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Richard Bryant Paintings

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Richard Bryant, Link, 2019, acrylic on panel, 300 x 350 mm Richard Bryant, Pine, 2019, acrylic on panel, 300 x 200 mm Richard Bryant, Cline, 2019, acrylic on panel, 250 x 250 mm Installation of Richard Bryant's 'The Circle and the Seal' at Ivan Anthony. Richard Bryant, Tile, 2019, acrylic on panel, 300 x 225 mm Richard Bryant, Leach, 2019, acrylic on panel, 250 x 200 mm Installation of Richard Bryant's 'The Circle and the Seal' at Ivan Anthony. Installation of Richard Bryant's 'The Circle and the Seal' at Ivan Anthony. Richard Bryant, Suit, 2019, acrylic on panel, 300 x 250 mm Richard Bryant, Hearn, 2019, acrylic on panel,300 x 200 mm Richard Bryant, Nail, 2019, acrylic on panel, 300 x 250 mm

Natural light is essential for these subtle works, so you can see the barely detectable brusherly direction of the underpainting, and the extremely delicate washes that partially cover pencilled grids. Because the chroma is mostly restrained, it can take several visits to notice the layering—due to the angle of the light (despite its diffuse nature) at the moment you are looking.

Auckland

 

Richard Bryant
The Circle and the Seal


28 August - 21 September 2019

In a sequence of alternating rooms at both ends of the Ivan Anthony Gallery, Richard Bryant and Patrick Lundberg spatially mingle their two exhibitions, two practices (one ‘nature’ / the other ‘culture’) dancing around each other, providing foils in thinking and painting methodologies.

Both are subtle in their use of materials (namely very thin paint), and impossible to accurately photograph, both force the viewer (and reviewer) to rely on memory of optical experiences, and both make you think about the works’ interaction with gallery architecture, especially the walls on which they are placed.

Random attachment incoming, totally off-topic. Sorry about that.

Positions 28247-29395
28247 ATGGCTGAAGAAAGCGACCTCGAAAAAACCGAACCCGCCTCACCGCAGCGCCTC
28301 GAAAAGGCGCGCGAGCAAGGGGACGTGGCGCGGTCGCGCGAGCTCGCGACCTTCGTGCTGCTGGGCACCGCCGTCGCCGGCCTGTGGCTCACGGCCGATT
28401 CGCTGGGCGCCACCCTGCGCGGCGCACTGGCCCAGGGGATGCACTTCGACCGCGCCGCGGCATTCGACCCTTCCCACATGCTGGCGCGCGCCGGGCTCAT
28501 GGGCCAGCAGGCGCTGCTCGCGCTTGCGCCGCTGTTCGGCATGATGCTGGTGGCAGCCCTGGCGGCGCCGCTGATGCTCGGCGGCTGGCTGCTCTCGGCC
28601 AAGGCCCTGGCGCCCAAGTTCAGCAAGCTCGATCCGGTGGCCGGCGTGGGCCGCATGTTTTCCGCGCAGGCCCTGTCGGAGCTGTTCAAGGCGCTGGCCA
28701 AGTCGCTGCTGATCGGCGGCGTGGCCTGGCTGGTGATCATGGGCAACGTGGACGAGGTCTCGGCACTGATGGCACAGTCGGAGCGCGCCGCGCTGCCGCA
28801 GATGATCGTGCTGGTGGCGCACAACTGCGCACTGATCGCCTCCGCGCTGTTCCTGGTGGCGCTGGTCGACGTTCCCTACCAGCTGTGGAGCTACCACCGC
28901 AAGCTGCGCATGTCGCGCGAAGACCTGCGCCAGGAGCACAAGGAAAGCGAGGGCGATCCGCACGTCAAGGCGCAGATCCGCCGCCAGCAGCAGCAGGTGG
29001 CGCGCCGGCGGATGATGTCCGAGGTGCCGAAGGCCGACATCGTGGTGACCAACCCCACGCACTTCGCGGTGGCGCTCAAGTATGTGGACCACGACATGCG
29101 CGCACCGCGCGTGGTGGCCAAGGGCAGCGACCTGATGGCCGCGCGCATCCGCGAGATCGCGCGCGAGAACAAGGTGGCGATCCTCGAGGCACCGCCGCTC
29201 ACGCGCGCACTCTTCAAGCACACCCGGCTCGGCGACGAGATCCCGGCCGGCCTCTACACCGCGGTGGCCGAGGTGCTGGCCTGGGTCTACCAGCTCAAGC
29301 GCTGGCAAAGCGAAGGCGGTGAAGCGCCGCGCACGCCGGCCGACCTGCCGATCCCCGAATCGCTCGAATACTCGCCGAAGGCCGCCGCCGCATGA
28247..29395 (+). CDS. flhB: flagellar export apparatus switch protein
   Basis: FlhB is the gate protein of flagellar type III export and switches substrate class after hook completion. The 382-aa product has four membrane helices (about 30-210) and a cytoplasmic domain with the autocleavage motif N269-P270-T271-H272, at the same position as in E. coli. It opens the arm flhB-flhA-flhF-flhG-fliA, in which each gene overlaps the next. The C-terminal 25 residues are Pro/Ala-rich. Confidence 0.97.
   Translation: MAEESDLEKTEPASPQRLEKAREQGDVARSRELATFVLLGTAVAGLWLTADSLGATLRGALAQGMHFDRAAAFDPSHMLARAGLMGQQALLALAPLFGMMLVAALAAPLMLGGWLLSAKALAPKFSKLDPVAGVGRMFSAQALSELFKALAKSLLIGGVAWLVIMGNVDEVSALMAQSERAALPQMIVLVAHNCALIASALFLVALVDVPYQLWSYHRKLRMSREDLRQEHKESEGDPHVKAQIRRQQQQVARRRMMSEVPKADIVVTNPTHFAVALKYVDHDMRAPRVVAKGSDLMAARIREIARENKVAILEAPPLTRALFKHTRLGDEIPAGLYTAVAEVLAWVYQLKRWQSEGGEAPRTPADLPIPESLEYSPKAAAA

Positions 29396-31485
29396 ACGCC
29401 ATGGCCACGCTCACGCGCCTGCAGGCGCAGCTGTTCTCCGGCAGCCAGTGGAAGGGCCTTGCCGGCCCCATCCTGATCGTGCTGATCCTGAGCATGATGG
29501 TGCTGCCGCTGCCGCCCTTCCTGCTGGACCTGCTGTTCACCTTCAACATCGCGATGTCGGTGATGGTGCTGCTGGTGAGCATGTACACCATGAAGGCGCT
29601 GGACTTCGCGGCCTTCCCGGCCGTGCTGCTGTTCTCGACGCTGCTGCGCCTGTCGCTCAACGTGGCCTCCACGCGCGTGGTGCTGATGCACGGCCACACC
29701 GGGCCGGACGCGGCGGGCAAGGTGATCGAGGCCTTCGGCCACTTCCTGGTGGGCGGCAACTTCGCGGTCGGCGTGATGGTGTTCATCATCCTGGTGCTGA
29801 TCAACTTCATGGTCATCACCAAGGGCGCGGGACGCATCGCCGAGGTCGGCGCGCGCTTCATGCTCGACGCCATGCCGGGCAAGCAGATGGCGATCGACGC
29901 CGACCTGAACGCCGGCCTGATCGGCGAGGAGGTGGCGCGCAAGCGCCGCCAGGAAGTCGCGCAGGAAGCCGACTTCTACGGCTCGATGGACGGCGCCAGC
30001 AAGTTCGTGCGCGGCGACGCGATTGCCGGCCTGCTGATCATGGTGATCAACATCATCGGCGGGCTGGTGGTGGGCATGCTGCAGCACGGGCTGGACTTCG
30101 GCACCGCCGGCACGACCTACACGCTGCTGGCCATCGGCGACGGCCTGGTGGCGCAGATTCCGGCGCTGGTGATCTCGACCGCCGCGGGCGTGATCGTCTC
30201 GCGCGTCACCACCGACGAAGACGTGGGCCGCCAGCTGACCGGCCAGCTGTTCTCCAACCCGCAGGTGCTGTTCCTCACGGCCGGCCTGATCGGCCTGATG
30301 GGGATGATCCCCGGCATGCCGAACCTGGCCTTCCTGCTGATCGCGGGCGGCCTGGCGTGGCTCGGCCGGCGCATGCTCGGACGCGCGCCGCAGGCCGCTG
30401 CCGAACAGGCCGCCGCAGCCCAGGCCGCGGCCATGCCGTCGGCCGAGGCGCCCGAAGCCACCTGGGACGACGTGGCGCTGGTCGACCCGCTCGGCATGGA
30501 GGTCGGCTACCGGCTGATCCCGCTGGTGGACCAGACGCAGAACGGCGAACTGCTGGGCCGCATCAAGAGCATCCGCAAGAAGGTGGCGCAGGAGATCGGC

Bryant’s eight painted rectangular panels feature thin washes of cool and (mainly) pale acrylic, some loosely organised grids or horizontal bands, and an organic fuzzy mood with imprecise borders. With an emphasis on brushed and ‘scruffy’ marks, they allude to the natural world and its meteorological, geological and botanical processes, while hinting that chaos is about to intrude. ‘Feathery’ or spontaneous linear wash application is emphasised; quick manual brushwork that avoids the pristine whilst still retaining control. 

Natural light is essential for these subtle works, so you can see the barely detectable brusherly direction of the underpainting, and the extremely delicate washes that partially cover pencilled grids. Because the chroma is mostly restrained, it can take several visits to notice the layering—due to the angle of the light (despite its diffuse nature) at the moment you are looking.

Such chance factoring links to Bryant‘s organic grids, the way they play on the apparent ‘emptiness’ of certain stacked units, where a random factor shrewdly mingles painterly action with nonchalant indifference (seeming inaction). Like Pollock, Bryant seems to be indicating “I am Nature,” a tool through which higher energies pass—a bodily instrument at the disposal of considerably more elevated powers.

John Hurrell

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